Should You Hire a Web Designer or a Web Developer for Your Website?

People use the terms “web designer” and “web developer” interchangeably. When creating a new website or upgrading a current site, who should you hire?

This article will explain the difference in the two disciplines of a web designer and a web developer.

Websites contain different elements, including appearance, content, functionality, and usability. Each requires a different set of skills. A web designer focuses on what you see on a web page. A web developer focuses on what you can do on the website. Let’s look at the different properties.

Appearance

The appearance is a first impression of a website. It is the overall look and feel of the website… graphics, color scheme, page layout, and site navigation design. The appearance determines whether the site looks professional, warm, edgy, or even retro.

Because the appearance is the first element the user is exposed to when visiting your site, it can make or break your website, so finding a skilled web designer is crucial. If a site design is unprofessional or unattractive, visitors will most likely move onto the next website.

A web designer must have an eye for aesthetics and possess superior graphic design skills to create unique and appealing sites. The web designer on a project needs expertise and creativity to produce the correct look for your website based on your industry and target audience.

Content

Content is everything you see on a website, including text, pictures, audio files, background music, and videos. From product descriptions to privacy policies, content is the meat of a website.

A typical web designer or web developer does not create the text for a website, but takes the content you provide and adds it to the design they’ve created. Because content is crucial to retaining your visitors’ interest and ultimately their purchases, awebsite copywriter is highly recommended to assist you with your written content.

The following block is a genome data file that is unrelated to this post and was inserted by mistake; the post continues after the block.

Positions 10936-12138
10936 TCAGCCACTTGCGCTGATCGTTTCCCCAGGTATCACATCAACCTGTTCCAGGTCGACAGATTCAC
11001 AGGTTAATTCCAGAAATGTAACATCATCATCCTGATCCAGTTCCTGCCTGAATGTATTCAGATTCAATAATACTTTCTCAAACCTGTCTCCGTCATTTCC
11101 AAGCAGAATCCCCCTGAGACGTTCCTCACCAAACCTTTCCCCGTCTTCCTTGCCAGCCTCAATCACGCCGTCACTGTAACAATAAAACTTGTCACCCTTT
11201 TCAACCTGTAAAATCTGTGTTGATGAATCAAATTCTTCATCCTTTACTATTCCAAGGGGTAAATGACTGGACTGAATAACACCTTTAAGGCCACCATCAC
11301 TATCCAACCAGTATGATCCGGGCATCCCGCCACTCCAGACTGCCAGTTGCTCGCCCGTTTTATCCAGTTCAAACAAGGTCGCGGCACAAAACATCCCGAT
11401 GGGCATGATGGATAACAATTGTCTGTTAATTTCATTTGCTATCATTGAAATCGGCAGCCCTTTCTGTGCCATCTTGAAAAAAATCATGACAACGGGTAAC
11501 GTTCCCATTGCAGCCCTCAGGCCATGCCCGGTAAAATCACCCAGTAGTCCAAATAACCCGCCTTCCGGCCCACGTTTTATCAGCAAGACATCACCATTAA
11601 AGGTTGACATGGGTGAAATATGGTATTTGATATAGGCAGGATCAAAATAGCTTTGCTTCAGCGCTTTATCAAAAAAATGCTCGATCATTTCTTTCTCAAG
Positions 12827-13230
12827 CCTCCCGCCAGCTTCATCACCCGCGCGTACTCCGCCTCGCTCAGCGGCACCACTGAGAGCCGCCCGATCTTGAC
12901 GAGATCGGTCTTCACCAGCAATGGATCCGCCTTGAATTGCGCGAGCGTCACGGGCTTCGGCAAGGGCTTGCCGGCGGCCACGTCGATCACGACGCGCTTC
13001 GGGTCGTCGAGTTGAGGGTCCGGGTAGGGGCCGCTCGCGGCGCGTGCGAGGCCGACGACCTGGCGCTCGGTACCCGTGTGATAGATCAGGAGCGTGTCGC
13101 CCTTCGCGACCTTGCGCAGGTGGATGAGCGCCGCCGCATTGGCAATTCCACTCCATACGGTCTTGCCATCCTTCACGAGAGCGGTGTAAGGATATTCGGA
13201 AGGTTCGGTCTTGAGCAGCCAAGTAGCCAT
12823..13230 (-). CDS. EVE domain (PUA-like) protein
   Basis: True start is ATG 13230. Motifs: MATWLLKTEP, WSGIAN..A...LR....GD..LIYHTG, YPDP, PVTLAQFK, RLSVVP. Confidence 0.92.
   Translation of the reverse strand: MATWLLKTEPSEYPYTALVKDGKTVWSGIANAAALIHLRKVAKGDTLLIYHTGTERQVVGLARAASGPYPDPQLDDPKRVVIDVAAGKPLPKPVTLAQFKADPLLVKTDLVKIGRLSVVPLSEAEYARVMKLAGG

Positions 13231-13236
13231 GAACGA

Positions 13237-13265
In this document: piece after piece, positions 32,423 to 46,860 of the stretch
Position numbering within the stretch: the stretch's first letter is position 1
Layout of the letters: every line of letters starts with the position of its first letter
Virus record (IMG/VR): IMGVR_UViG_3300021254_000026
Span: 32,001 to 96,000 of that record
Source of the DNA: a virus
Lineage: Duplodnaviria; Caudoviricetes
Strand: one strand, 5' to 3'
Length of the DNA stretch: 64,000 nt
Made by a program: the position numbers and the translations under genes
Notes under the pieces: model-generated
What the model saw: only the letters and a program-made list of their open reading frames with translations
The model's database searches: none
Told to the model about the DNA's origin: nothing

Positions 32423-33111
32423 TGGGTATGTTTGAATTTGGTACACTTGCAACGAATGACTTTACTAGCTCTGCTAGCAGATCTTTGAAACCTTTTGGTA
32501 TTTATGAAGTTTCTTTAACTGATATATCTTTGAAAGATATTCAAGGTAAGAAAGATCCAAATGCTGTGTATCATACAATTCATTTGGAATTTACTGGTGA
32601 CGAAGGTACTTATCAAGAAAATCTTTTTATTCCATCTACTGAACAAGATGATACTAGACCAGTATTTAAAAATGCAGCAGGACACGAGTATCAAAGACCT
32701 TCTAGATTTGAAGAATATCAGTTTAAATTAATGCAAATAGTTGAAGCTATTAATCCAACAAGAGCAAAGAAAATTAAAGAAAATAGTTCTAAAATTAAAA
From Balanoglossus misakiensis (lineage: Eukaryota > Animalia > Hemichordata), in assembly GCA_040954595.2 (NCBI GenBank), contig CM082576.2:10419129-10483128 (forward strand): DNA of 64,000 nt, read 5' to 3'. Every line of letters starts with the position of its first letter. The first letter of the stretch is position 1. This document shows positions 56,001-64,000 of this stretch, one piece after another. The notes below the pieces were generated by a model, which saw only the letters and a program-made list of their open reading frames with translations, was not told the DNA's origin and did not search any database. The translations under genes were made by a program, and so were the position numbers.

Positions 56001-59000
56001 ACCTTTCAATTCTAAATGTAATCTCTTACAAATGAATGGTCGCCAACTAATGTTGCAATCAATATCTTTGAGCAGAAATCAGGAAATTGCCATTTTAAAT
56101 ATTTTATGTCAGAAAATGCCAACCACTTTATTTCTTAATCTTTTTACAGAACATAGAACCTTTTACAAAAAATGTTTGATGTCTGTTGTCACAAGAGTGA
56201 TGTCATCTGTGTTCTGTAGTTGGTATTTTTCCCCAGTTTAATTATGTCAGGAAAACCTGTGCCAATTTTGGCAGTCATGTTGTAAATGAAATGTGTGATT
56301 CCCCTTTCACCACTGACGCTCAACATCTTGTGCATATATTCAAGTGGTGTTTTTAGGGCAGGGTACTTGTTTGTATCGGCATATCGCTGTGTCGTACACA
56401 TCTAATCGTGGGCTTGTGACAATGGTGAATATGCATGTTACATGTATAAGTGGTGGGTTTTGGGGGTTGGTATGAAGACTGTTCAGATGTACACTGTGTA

Music, audio, and video files will have to be created in the proper format for use on the web. The web designer on the project should have enough knowledge to be able to format these files in the proper way. To tie all the content elements together, you need a good page layout.

A web designer can organize and layout your content so it is appealing and user-friendly.

Functionality

Functionality includes all the interactive parts of the web site, such as a sign-up form, clickable order buttons, animation, online games, currency converters, search engines, etc.

A web developer is needed to create these interactive parts. PHP, Perl, ASP, JavaScript, Java, and .Net are just some of the programming languages employed by a web developer.

Flash is another programming device used by a web developer. It can be used for animations and swapping pages.

A web developer should also have extensive knowledge in PHP, ASP, Perl, Java and .Net, which are used on the web server to create the interactive features we have come to expect from a website. JavaScript, a programming language typically used by both a web developer and web designer, works in the user’s web browser and creates cool features like the mouse over appearance changes, drop down menus, ticker tapes, etc.

The role of the web developer is to integrate the functioning elements of a website into the HTML for the interactive features to work together properly and seamlessly.

Usability

Usability is a measure of how easy the site is to navigate, obtain desired info, or perform other actions, from the point-of-view of the website visitor. By working together, a web designer and web developer will test the site based on different criteria. When checking the usability of a website, the web designer and the web developer should be asking specific questions to determine if the site is meeting the objectives.

Is the design attractive and appropriate for the topic of the website? Skulls and crossed bones are perfect for a punk rocker’s website but would be a disaster for a pediatrician. Is it easy to navigate? If users can’t quickly find the info, product, or services they are looking for, they’ll move onto another site that has better navigation.

Does the site load quickly? In this fast-paced culture, visitors won’t wait around for page elements and graphics to download. Do all the features work properly? If features don’t work properly, then you’re wasting your visitor’s time.